Of all the business colossuses that Port Elizabeth has produced, John Paterson might outrank them all except perhaps the Mosenthal Brothers. Pamela Ffolliott correctly labels Paterson a Titan. To successfully establish two enterprises of the stature and calibre of Standard Bank and the E.P. Herald which have endured for more than a century and a half is testament to his foresight. Paterson encapsulates the vision, energy, restless spirit and other attributes of a successful businessman.
As his two most notable business accomplishments viz the establishment of the Eastern Province Herald and Standard Bank have been examined in detail elsewhere, this blog will only investigate the earlier life of this remarkable, indefatigable man as well as his civic-mindedness which drove his desire to establish a municipality in this forsaken town.
Main picture: John Paterson
William Fleming played a vital role in Port Elizabeth from 1842 until his death in 1861 at the age of 65. Like many of his contemporaries, he deserves to be recognised not for his legal and business acumen but rather for the civic mindedness which he displayed in the latter period of his life.
One of his sons was also named William. In tracking the careers of both men, the confusion regarding whether it was the father or the son to whom an event or activity should be attributed takes time to untangle. In the McCleland family tree, William Fleming is especially relevant as he married Adelaide McCleland, daughter of the Rev. Francis McCleland, making him my second great uncle.
Main picture: William Fleming as a Captain of the Prince Alfred’s Guards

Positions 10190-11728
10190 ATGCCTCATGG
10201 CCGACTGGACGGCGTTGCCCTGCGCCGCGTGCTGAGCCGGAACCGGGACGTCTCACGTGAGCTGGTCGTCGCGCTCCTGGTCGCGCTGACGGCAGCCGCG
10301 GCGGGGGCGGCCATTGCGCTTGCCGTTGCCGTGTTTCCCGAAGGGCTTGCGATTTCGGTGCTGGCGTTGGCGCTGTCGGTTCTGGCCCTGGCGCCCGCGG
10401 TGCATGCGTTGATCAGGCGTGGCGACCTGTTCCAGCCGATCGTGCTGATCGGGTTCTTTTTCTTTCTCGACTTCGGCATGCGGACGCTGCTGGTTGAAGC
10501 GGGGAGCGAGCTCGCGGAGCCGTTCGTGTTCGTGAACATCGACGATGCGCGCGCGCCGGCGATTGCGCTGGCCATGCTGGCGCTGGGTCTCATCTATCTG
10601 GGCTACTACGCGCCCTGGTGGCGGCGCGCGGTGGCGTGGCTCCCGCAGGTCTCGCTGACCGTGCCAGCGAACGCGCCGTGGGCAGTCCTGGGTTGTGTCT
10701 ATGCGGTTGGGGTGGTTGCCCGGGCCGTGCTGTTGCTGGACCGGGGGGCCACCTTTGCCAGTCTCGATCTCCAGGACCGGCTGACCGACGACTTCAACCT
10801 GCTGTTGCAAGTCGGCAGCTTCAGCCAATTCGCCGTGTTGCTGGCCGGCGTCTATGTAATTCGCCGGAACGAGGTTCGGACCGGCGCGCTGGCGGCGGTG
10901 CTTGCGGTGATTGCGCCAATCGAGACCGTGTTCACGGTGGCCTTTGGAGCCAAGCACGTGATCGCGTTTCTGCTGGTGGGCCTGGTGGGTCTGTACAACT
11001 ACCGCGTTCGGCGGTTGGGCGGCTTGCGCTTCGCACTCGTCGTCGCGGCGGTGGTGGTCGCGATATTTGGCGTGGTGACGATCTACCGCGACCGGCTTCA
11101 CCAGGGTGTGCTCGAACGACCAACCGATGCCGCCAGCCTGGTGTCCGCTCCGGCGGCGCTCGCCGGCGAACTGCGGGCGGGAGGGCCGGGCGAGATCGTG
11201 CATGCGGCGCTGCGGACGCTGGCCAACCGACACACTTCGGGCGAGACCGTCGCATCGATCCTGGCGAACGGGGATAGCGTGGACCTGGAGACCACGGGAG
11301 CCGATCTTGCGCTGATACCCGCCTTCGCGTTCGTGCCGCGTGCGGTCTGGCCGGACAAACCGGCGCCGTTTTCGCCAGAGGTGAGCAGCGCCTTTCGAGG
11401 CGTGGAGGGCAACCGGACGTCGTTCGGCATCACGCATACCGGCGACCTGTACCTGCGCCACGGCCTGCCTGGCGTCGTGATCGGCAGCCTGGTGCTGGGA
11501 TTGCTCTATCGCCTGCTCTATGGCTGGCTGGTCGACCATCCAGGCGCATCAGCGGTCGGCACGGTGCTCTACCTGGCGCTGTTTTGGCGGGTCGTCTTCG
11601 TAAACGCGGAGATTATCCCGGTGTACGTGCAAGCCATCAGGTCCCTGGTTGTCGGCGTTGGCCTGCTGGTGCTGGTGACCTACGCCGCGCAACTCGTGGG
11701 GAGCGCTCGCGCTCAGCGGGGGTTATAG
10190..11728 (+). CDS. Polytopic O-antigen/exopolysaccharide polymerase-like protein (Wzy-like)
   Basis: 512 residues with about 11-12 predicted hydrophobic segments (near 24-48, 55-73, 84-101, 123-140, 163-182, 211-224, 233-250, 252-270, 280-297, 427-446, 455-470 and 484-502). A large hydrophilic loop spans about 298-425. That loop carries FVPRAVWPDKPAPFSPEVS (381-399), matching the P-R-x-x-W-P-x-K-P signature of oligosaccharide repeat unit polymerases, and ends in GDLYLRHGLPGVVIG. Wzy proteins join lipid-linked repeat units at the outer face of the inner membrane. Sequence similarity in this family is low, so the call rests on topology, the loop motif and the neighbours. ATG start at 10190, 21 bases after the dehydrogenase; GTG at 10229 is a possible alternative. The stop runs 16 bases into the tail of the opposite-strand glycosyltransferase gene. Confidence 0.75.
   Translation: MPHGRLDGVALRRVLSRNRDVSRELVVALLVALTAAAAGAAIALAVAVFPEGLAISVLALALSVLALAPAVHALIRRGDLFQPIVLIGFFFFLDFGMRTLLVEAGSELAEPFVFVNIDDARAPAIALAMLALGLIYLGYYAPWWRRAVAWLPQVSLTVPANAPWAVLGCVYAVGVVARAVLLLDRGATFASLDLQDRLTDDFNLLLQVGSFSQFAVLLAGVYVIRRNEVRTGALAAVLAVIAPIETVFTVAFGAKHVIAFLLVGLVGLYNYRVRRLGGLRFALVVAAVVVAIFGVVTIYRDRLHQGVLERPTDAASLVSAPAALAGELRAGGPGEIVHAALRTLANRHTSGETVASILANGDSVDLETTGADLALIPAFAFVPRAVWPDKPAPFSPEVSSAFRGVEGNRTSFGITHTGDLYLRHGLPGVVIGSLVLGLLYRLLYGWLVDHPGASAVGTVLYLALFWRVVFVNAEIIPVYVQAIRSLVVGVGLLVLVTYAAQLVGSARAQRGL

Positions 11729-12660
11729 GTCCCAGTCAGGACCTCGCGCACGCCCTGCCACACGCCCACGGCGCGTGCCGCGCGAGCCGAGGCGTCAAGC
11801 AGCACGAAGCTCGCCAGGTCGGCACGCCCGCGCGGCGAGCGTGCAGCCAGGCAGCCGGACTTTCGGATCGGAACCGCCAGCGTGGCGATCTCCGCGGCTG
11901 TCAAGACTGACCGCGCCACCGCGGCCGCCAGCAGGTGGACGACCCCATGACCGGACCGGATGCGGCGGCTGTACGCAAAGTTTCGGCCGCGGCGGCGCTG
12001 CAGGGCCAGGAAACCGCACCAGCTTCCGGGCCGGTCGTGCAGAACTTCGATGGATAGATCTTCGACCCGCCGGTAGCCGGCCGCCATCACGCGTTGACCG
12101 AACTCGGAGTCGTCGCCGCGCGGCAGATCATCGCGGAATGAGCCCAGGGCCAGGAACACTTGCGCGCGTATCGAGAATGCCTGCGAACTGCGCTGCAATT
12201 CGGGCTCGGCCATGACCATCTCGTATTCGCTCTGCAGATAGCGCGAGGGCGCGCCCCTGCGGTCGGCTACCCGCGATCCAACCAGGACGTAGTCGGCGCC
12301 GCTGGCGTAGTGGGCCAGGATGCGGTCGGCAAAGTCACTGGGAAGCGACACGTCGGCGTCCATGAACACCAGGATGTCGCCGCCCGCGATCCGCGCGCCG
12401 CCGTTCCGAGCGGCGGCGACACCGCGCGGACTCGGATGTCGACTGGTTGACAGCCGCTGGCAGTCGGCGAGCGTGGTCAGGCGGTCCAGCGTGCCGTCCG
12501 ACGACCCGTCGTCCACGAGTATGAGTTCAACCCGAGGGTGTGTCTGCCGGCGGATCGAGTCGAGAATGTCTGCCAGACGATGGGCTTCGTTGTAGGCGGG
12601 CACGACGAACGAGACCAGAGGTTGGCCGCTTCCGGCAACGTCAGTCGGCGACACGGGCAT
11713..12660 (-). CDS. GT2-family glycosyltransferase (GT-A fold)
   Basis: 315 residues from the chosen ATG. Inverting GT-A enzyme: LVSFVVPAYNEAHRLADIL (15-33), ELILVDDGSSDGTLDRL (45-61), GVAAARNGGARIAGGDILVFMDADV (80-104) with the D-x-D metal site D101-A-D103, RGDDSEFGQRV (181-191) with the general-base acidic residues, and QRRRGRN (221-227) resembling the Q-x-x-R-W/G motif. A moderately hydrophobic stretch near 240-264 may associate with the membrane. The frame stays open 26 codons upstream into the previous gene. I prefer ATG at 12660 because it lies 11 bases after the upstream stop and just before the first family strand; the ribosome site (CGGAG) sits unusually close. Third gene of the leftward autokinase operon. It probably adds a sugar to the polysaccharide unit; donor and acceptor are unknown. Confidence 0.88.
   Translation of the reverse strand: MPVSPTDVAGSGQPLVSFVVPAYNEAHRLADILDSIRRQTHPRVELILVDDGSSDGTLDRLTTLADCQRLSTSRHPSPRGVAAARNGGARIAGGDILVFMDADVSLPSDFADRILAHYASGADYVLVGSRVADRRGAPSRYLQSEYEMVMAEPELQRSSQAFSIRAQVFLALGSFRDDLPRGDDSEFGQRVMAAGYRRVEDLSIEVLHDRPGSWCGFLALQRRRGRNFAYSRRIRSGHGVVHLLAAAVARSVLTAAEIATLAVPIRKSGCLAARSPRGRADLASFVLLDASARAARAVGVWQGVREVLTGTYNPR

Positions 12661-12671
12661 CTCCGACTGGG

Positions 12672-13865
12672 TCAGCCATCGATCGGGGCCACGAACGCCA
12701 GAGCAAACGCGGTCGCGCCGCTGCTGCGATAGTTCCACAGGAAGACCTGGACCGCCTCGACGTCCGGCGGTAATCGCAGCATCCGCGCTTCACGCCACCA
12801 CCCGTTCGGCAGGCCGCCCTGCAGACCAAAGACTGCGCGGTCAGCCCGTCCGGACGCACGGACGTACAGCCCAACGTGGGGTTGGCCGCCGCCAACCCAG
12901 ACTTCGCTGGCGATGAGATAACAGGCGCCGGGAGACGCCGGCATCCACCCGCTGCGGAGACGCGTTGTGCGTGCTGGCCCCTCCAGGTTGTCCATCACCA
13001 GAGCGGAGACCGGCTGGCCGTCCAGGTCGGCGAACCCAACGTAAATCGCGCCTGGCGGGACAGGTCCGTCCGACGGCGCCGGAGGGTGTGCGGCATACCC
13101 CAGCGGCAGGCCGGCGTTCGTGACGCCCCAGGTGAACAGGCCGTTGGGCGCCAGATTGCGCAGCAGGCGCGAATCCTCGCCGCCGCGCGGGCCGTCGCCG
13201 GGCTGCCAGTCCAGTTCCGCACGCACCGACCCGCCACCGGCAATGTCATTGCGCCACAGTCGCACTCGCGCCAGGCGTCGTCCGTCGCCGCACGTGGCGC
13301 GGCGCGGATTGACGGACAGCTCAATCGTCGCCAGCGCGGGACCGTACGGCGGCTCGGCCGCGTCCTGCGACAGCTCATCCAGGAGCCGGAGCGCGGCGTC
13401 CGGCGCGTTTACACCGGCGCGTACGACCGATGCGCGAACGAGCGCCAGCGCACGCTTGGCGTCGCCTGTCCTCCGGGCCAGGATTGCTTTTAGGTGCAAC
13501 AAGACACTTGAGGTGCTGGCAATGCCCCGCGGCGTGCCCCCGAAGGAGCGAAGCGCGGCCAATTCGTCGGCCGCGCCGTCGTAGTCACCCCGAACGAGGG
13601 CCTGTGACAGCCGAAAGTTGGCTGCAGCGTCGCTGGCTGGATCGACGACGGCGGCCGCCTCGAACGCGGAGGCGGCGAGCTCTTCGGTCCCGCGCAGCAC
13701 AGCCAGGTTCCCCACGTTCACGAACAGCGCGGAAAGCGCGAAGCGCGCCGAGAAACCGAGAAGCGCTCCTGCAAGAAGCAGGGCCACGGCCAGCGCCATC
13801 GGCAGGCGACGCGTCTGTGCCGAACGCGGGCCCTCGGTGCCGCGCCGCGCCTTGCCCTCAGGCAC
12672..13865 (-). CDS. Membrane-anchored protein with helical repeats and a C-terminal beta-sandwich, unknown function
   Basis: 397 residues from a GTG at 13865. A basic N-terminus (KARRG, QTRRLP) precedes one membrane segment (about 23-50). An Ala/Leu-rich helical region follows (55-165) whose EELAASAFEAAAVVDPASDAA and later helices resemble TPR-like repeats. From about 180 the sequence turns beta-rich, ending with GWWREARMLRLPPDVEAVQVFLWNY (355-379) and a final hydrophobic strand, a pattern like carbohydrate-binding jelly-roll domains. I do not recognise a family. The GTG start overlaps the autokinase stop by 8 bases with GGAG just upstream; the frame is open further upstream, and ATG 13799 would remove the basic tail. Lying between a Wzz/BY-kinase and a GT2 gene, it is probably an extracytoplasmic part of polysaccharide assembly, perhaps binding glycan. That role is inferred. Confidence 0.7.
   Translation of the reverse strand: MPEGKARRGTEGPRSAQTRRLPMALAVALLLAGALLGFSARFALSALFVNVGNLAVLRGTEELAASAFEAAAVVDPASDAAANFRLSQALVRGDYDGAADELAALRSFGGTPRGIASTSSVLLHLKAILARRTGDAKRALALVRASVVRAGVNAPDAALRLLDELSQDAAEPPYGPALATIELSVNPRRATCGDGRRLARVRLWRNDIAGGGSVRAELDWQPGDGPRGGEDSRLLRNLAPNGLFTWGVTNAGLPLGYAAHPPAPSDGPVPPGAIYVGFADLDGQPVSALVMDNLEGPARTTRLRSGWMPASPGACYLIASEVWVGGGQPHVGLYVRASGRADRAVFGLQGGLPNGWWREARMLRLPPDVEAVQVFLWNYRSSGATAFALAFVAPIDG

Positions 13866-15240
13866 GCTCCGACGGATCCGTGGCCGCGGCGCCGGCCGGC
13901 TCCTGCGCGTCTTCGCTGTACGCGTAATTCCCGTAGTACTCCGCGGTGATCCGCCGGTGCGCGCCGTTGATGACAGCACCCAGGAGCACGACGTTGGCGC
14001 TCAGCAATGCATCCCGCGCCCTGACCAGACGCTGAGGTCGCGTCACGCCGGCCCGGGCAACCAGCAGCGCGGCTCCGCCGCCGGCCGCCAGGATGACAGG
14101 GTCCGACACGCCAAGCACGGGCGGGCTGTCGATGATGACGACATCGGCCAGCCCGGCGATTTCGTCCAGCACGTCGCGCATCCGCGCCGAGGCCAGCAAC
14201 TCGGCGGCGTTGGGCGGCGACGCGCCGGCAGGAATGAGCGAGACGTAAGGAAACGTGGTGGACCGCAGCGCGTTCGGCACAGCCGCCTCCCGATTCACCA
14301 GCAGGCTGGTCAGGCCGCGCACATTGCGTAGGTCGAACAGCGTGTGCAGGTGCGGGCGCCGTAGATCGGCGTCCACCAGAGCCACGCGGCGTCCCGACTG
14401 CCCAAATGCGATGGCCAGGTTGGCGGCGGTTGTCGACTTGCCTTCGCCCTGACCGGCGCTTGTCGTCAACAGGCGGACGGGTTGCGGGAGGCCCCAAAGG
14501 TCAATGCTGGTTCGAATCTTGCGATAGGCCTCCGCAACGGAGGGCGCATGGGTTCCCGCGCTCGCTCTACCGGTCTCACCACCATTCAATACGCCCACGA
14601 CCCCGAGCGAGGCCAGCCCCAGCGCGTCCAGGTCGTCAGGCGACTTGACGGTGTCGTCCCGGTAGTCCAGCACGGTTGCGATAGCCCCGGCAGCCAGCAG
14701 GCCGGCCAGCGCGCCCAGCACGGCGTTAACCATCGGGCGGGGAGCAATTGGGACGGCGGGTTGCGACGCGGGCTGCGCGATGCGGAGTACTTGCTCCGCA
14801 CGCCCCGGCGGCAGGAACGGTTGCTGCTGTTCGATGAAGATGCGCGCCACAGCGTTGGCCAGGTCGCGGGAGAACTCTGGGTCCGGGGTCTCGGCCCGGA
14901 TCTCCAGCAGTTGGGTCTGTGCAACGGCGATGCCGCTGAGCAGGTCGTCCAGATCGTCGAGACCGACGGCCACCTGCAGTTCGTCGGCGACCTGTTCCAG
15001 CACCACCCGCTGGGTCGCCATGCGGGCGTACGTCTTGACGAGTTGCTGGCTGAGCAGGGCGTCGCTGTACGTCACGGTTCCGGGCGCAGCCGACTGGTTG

Was it a Comedy of Errors or Merely a Dose of Reality?
With the rapid growth in exports from Port Elizabeth, incessant demands arose to build a proper harbour in the form of jetties and a breakwater. The initial attempt at harbour building was the construction of a jetty using the wreck of the vessel Feegee as its base. Its usefulness was short-lived as a sudden gale drove several vessels through it, irreparably damaging it.
Various configurations of a breakwater were later proposed and the design that was adopted was constructed just south of the Baakens River. This was the start of a town’s nightmare as first the sea and then a flood were to silt the harbour up, posing a threat to the operation of the landing beaches. Instead of a crowning achievement, this episode resulted in not only the necessity of dismantling the breakwater but even more disconcerting, it caused the postponement of the construction of the breakwater and quays by 60 years.
If successful, it would have been a transformative change for a town in no small measure defined by its primitive method of discharging cargo onto flimsy lighters out on the roadstead.
Main picture: The breakwater south of the Baakens River – a fatal design flaw
Prior to 1975, the Comrades Marathon was only open to white men. Despite this restriction, several women and black people ran the race in contravention of that restriction. One such person was Robert Mtshali, a young black runner, who in 1935 completed the race in 1935 as an unofficial runner in the time of 9:30. To provide Mtshali with some form of recognition for his achievement, a local Councillor, Councillor Dr. Vernon Lyall Shearer, presented him with an unofficial award.
While I have always been aware that baskets were used on occasions to transfer passengers to and from tugs, that always left the majority of the passengers with no ostensible method of transfer. After sleuthing by my brother Blaine and by means of an article in Looking Back uncovered by myself, the mystery has finally been resolved. Archaic and dangerous would be adequate descriptors of the practice employed.
Main picture: A tug ferrying passengers from North Jetty to an awaiting ship in the roadstead. Note the wicker baskets on the jetty as well as a steel rod hanging over the water.
One can safely assume that prior to the establishment of the first newspaper, the E.P. Herald, in Port Elizabeth in 1845, and before the establishment of Port Elizabeth as a borough in July 1860, very little historical information was formally recorded. In their endeavours to earn a living in a town without facilities, recording history took a low priority in their lives. Until that time, it was visitors and travellers who recorded their observations of the town. Most of them were not complimentary about it but that is the only source of information of this nascent town.